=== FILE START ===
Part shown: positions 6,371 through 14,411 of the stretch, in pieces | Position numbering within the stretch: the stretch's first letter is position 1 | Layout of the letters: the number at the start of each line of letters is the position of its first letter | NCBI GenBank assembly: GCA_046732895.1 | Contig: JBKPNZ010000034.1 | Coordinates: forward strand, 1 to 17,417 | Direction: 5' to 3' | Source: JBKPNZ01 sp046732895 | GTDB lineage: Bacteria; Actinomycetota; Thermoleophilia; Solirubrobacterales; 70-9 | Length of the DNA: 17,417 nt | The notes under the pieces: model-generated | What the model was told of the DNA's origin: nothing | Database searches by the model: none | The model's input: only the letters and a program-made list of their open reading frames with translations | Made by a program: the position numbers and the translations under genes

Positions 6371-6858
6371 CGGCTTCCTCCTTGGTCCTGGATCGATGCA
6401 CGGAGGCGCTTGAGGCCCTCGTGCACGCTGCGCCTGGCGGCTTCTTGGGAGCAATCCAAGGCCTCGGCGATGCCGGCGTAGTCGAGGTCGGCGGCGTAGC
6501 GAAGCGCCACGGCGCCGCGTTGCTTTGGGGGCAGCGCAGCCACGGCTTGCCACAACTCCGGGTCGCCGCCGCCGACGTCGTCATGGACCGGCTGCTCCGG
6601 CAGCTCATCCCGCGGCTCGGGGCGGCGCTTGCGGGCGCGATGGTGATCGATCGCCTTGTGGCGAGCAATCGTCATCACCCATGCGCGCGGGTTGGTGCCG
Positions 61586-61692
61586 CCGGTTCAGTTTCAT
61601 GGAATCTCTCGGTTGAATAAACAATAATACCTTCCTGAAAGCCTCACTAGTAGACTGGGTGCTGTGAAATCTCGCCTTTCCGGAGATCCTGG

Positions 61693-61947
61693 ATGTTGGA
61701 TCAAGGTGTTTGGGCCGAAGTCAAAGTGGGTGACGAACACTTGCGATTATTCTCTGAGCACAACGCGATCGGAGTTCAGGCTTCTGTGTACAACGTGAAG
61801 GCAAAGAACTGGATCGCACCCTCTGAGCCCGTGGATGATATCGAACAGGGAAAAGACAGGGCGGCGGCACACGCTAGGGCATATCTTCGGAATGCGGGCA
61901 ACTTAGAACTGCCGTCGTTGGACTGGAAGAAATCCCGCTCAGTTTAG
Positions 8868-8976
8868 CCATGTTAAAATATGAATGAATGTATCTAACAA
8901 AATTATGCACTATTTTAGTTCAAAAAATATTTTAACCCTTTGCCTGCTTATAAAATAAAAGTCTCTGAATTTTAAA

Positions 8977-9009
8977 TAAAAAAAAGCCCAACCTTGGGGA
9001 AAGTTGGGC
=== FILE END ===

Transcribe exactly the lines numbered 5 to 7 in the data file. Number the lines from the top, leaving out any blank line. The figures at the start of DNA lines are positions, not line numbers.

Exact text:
6501 GAAGCGCCACGGCGCCGCGTTGCTTTGGGGGCAGCGCAGCCACGGCTTGCCACAACTCCGGGTCGCCGCCGCCGACGTCGTCATGGACCGGCTGCTCCGG
6601 CAGCTCATCCCGCGGCTCGGGGCGGCGCTTGCGGGCGCGATGGTGATCGATCGCCTTGTGGCGAGCAATCGTCATCACCCATGCGCGCGGGTTGGTGCCG
Positions 61586-61692